Moreover, male people who take exogenous estrogen to affirm their opposite-sex gender identities are routinely prescribed this hormone as long as they want - even well into old age. By contrast, female people fortunate enough to snag a prescription for exogneous estrogen to relieve symptoms of menopause are usually prescribed estrogen in low doses and for the shortest time possible - a couple of years at most.

There are tons of women in their 50s, 60s, 70s and and beyond who would love to be able to get prescriptions for estrogen to prevent common health problems like the recurrent UTIs, painful vaginal atrophy, bone density problems and massive hair loss that typically come with being a female person past menopause. But estrogen prescriptions are routinely denied to older women long past the age of menopause. By contrast, older male people who identify as trans like Caitlyn Jenner, Rachel Levine, Jennifer Pritzker and Renee Richards in the USA, and their UK counterparts like India Willoughby, Jane Faye, Kellie Maloney and now-deceased Jan Morris, are routinely given prescriptions for high-dose estrogen throughout their senior years - until they die, in fact.

Lack of access to medical treatment they seek and feel would be of benefit to them is not a problem unique to trans-identified people like you seem to think. Indeed, in many countries and medical systems today, people who identify as trans have much easier access to the kinds of drugs and surgeries that are considered "gender affirming treatment" for/by the trans community than the rest of the population does. Today, trans-identified people are also far more likely to have the costs of such treatments paid for by private insurance, government insurance like the USA's Medicaid, and by government health systems such as the UK's NHS, too.

[–]EliLeFey 1 insightful - 1 fun1 insightful - 0 fun2 insightful - 1 fun -  (0 children)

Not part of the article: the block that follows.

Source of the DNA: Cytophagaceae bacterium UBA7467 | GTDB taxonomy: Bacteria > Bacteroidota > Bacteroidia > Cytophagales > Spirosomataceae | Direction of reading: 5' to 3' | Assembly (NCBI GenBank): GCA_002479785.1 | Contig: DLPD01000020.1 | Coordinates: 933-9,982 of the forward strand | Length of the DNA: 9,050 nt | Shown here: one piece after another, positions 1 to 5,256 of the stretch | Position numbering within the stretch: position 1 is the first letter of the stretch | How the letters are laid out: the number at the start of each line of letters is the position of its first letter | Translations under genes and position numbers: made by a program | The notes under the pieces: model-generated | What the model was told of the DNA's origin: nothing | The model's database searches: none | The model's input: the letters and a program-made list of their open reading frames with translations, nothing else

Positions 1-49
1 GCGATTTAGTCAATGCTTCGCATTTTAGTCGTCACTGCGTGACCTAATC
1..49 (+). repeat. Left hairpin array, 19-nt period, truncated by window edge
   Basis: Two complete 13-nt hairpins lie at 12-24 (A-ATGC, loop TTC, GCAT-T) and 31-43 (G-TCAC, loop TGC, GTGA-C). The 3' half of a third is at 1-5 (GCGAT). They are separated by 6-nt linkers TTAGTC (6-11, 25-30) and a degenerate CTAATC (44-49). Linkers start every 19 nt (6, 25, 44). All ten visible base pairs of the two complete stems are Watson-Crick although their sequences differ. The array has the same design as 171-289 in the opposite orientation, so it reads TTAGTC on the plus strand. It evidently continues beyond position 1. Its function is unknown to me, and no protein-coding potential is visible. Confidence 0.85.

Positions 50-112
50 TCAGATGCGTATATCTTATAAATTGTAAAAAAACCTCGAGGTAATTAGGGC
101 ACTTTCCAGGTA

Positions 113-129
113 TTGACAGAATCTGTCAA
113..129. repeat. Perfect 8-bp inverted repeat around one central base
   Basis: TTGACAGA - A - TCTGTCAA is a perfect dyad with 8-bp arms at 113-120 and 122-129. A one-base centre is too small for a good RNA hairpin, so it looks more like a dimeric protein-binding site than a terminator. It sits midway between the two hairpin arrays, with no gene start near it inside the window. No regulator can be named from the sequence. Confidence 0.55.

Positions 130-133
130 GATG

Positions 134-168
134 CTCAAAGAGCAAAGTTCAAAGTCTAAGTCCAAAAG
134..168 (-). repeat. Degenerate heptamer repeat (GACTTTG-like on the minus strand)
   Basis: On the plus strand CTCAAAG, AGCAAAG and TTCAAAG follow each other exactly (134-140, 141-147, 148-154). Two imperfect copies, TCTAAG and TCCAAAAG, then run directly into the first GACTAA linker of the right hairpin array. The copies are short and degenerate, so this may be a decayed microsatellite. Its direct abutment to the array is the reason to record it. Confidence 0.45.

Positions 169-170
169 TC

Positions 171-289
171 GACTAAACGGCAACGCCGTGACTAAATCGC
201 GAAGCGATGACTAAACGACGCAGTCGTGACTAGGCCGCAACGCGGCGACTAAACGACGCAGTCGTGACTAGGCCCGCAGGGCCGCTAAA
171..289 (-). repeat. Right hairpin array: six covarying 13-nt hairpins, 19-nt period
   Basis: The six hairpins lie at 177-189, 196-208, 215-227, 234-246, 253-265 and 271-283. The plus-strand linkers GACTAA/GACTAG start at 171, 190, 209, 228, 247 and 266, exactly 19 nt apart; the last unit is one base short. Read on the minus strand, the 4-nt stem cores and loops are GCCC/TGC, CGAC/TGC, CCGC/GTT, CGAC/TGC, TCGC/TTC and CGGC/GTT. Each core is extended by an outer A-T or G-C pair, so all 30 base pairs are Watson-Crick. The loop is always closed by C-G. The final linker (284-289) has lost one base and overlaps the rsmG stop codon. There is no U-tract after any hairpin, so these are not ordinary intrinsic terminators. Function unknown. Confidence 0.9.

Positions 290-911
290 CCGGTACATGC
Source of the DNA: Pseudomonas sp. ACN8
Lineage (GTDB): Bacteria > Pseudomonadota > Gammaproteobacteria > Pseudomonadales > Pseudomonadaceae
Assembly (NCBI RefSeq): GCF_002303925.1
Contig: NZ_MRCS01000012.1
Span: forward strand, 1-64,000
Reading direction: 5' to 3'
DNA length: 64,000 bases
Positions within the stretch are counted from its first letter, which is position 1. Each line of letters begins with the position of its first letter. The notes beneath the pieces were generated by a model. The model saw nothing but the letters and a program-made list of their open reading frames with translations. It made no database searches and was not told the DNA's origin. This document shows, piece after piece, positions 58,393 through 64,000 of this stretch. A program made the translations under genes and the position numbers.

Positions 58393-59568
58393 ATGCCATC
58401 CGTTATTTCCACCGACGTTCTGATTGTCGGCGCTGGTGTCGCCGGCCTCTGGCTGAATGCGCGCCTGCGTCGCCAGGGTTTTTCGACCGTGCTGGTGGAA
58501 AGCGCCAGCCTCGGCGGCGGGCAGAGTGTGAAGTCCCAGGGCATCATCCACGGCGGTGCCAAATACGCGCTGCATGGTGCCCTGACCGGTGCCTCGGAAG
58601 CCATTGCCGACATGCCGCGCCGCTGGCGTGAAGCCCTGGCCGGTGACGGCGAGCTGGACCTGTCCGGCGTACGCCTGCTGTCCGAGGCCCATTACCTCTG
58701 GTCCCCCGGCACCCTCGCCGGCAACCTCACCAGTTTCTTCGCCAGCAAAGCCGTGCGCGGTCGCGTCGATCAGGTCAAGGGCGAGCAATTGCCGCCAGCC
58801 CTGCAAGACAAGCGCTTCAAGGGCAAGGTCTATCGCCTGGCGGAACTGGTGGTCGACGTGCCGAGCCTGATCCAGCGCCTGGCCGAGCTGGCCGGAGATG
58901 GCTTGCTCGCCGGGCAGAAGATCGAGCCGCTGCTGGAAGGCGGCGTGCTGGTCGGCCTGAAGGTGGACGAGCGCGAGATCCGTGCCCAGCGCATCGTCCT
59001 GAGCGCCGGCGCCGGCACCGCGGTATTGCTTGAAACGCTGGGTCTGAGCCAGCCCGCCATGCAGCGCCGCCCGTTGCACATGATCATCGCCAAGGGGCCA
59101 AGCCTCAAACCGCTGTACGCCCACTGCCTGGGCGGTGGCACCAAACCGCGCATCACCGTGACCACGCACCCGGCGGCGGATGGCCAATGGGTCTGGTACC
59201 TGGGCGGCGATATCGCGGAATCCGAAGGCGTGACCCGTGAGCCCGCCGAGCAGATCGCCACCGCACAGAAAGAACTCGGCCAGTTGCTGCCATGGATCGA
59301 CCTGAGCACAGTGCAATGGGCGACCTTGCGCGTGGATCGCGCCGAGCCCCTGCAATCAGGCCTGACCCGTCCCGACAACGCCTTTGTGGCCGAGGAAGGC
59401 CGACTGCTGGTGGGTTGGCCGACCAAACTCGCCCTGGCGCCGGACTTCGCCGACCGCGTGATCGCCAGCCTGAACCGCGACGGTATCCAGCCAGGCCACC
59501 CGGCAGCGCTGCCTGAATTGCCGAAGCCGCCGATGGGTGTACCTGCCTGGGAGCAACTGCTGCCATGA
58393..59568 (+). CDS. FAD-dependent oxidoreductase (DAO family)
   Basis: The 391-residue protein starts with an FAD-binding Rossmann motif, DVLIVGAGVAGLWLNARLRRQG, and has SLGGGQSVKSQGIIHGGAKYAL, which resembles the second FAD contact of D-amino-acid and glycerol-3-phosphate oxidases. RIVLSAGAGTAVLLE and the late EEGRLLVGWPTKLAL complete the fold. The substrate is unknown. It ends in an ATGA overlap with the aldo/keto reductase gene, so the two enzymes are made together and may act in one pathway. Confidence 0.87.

I remember some of the Travistocked f-ms complaining of the long wait for 'top surgery' due to those HORRIBLE terfs who DARE TO DEMAND surgery for BREAST CANCER!

[–]HouseplantWomen who disagree with QT are a different sex 2 insightful - 2 fun2 insightful - 1 fun3 insightful - 2 fun -  (0 children)

What is gender affirming treatment for “cis” people?

[–]EliLeFey 1 insightful - 1 fun1 insightful - 0 fun2 insightful - 1 fun -  (0 children)

Don't cisgender me. I am a woman, XX, adult human female. I use grammatically correct pronouns, and speech must not be compelled.

[–]EliLeFey 1 insightful - 1 fun1 insightful - 0 fun2 insightful - 1 fun -  (1 child)

If you are using the RIDICULOUS prefix cis- to mean someone whose 'identity' is their actual biological sex, why on earth would they be seeking 'gender affirming Tx' when they are already affirming their gender and their sex already?

[–]peakingatthemomentTranssexual (natal male), HSTS 1 insightful - 1 fun1 insightful - 0 fun2 insightful - 1 fun -  (0 children)

There are so many contradictions. :( “Cis” was a mistake. I understand wanting to be real, but adding a prefix to the actual thing doesn’t actually help at all and it’s wrong to force that on people.